Friday, October 31, 2014

Paris - Notre Dame Cathedral

Date of visit: 16th April 2014

We took a connecting Metro from RER lines straight to Notre Dame which is located in Place Jean Paul II from Versailles knowing very well that the time of visit is from 7.45am till 6.45pm. What we did not know was, the last access to the cathedral tower is 45 minutes before the closure times. We reached Jean Paul street at around 3pm, supposedly to be a quick stop for lunch and toilet break at Le Petit Chatelet. But my 2 sisters were suddenly out of sight while shopping at the nearby shop. By the time we reached the cathedral, it was already passed 4pm. My heart broke into pieces when the guard stopped me from climbing 387 steps to reach a south tower, for I have promised myself to be at where Quosimodo (his story as narrated in below paragraph) spending most of his time. Nizam, my social media friend has captured the gargoyles and chimera built by Viollet-le-Duc in the 19th century and the 17th century Emmanuel Bell. For those who may not know, the cathedral open it's tower for visitors to take a tour through all of the upper parts of the western facade, dating from 13th century where visitors can contemplate the gargoyles and chimera (see below photo as captured by Nizam). 

"Half man half beast chimera" Photo by KNizam Artwerk, who has walked up 387 steps to snap this dream shot

Notre-Dame de Paris is 1 of the oldest cathedral, age over a 800 years old. It was built by the decision of an appointed bishop of Paris in 1160, Maurice de Sully to give the capital a cathedral worthy of France’s largest city. He wanted to build it in the present architectural style of the day, now known as the Gothic style. King Louis VII, one of his classmates, encouraged the project. The Church, notable residents of the city, and the entire population participated in construction contributed to the project. Some offered money, others offered their labour, whilst the rest offered their knowledge.

Construction commenced in 1163, but due to financing issue Notre-Dame was completed some 100 years later, i.e. in 1272. During that time, many craftsmen’s association (sculptors, carpenters, joiners, masons, and glassblowers) worked relentlessly under the supervision of seasoned architects. They all made an equal contribution to God and to Mary, Mother of Jesus, to whom Maurice wanted to dedicated the entire cathedral at.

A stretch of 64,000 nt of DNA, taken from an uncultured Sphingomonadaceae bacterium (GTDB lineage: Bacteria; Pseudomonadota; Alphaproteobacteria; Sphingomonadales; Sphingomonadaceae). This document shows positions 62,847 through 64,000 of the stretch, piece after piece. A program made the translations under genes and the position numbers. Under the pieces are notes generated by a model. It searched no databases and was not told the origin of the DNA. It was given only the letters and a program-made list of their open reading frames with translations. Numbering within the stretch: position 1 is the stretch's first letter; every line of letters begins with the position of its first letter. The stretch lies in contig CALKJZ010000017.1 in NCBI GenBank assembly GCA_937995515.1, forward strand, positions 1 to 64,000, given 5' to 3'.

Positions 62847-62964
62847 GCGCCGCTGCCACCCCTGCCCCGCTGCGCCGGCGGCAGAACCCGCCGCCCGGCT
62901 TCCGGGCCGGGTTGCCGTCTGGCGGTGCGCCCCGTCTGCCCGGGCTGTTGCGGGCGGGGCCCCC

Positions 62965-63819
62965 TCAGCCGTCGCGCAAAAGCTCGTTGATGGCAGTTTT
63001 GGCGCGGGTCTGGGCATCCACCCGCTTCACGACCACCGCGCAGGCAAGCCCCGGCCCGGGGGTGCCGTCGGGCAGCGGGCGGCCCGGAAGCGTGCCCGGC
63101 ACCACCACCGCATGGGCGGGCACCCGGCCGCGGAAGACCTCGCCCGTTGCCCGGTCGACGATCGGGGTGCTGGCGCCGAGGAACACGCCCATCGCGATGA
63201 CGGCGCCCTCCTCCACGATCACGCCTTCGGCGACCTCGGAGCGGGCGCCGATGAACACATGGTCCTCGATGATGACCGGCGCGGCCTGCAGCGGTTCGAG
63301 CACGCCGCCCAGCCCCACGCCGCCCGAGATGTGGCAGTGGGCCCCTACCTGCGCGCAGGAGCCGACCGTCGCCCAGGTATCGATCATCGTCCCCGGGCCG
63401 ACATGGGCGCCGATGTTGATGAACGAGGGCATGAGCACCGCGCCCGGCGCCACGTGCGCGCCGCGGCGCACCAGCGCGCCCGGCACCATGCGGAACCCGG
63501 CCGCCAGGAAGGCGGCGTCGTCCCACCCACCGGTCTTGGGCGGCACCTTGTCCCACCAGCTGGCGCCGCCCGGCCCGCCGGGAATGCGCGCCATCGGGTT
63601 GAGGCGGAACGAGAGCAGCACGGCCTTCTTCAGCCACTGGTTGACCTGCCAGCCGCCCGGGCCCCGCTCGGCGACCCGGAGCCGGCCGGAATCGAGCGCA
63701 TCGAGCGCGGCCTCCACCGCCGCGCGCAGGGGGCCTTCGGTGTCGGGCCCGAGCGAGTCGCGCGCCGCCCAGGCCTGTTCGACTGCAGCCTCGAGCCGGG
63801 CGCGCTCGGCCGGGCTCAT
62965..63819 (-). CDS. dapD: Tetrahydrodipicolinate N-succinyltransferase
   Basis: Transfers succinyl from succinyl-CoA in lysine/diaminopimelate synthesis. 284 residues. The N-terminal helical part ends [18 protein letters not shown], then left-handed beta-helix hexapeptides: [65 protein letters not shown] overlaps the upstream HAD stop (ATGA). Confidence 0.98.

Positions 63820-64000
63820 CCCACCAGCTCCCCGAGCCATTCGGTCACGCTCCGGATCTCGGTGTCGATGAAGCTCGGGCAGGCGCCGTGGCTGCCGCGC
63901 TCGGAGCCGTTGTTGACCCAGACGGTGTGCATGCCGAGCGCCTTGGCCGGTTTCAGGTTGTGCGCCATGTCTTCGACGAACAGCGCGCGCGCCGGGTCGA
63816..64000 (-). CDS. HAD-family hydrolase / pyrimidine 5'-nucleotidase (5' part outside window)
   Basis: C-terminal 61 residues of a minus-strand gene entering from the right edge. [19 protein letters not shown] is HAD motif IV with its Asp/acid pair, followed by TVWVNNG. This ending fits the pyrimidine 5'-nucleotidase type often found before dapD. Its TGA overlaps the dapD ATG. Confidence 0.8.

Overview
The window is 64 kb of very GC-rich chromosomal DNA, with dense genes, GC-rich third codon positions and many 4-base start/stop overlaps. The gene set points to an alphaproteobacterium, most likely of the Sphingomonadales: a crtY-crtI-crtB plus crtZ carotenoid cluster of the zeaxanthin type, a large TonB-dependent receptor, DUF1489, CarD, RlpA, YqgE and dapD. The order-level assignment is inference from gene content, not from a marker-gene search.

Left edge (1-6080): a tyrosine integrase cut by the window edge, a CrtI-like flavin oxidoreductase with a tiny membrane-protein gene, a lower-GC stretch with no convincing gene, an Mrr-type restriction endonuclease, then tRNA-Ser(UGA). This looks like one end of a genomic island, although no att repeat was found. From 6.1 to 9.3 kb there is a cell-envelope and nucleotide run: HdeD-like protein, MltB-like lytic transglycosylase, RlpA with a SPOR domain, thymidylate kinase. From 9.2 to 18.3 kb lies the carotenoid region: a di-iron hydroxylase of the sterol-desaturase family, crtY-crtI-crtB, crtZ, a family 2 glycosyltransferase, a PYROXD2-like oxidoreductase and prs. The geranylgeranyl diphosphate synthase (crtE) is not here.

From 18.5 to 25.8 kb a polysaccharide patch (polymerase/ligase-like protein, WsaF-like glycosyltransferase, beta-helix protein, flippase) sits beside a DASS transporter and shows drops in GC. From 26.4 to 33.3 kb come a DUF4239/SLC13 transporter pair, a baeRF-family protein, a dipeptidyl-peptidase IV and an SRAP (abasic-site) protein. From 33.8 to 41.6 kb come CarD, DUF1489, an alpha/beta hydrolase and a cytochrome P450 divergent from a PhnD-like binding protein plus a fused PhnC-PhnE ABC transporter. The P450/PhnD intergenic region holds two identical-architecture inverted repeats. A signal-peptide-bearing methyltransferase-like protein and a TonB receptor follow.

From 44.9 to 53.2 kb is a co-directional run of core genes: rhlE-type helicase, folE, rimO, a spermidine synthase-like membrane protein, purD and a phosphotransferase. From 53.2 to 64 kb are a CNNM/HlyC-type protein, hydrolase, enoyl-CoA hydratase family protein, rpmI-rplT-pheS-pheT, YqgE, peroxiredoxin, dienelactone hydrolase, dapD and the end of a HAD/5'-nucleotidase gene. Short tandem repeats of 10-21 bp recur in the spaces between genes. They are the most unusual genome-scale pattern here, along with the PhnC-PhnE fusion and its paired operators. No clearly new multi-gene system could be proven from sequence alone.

Yes, the cathedral was dedicated to Mary, Notre-Dame de Paris, referred as “Our Lady of Paris”. There are no fewer than 37 representations of the Virgin (sculptures, paintings, stained glass, and more) was furnished in the whole cathedral. Since it was built, the cathedral has been one of the main symbols of Paris and of France. It has been a stage to major religious and political events, which is why the historian Michelet said that Notre Dame is a history book in its own right. No one could not list all the major events here.

When the cathedral wasn’t even completed, in the late 13th century, the Parisians watched over the body of the King, Saint Louis, who died in Tunis. It was there too that King Philip the Fair opened the first Estates General of the Kingdom of France in 1302. In 1572, it was where King Henry IV married Marguerite de Valois, and where he converted to Catholicism in 1594. It is also there, where Pope Pius VII crowned as Napoleon I Emperor of the French in 1804 (the coronation painting was hung at Versailles). It was there too, at Notre-Dame that the Te Deum (also known as Ambrosian Hymn or A Song of the Church) was sung at the end of the First and Second World Wars.

The following are the timeline of how it’s construction took place and completed (within that 100 years gap):-

  • 1160 Maurice de Sully (named Bishop of Paris) orders the original cathedral demolished.
  • 1163 Cornerstone laid for Notre-Dame de Paris; construction begins in 3 years later.
  • 1182 Apse and choir completed.
  • 1196 Bishop Maurice de Sully dies.
  • 1200 Work begins on western facade.
  • 1208 Bishop Eudes de Sully dies. Nave vaults nearing completion.
  • 1225 Western facade completed.
  • 1250 Western towers and north rose window completed.
  • 1245–1260s Transepts remodelled in the Rayonnant style by Jean de Chelles then Pierre de Montreuil
  • 1250–1345 Remaining elements completed.

To me, I personally thought of the story “The Hunchback of Notre-Dame”, the cartoons version that I watched a countless time when the kids were young. It was a movie inspired/originated from French Romantic/Gothic novel by Victor Hugo published in 1831. The title refers to the Notre Dame Cathedral in Paris, on which the story is centered. 22 years ago, I was glued at the beautiful sights of cartoon sketches of the Gothic Notre Dame in the movie, therefore, it was a dream comes true to stand in front and inside the beautiful cathedral for real life on 16th April 2014.

Victor Hugo began writing The Hunchback of Notre-Dame in 1829, largely to make his contemporaries more aware of the value of the Gothic architecture, which was neglected and often destroyed to be replaced by new buildings, or defaced by replacement of parts of buildings in a newer style. For instance, the medieval stained glass panels of Notre-Dame de Paris had been replaced by white glass to let more light into the church.

I could picture that Esmeralda used to dance here, at the courtyard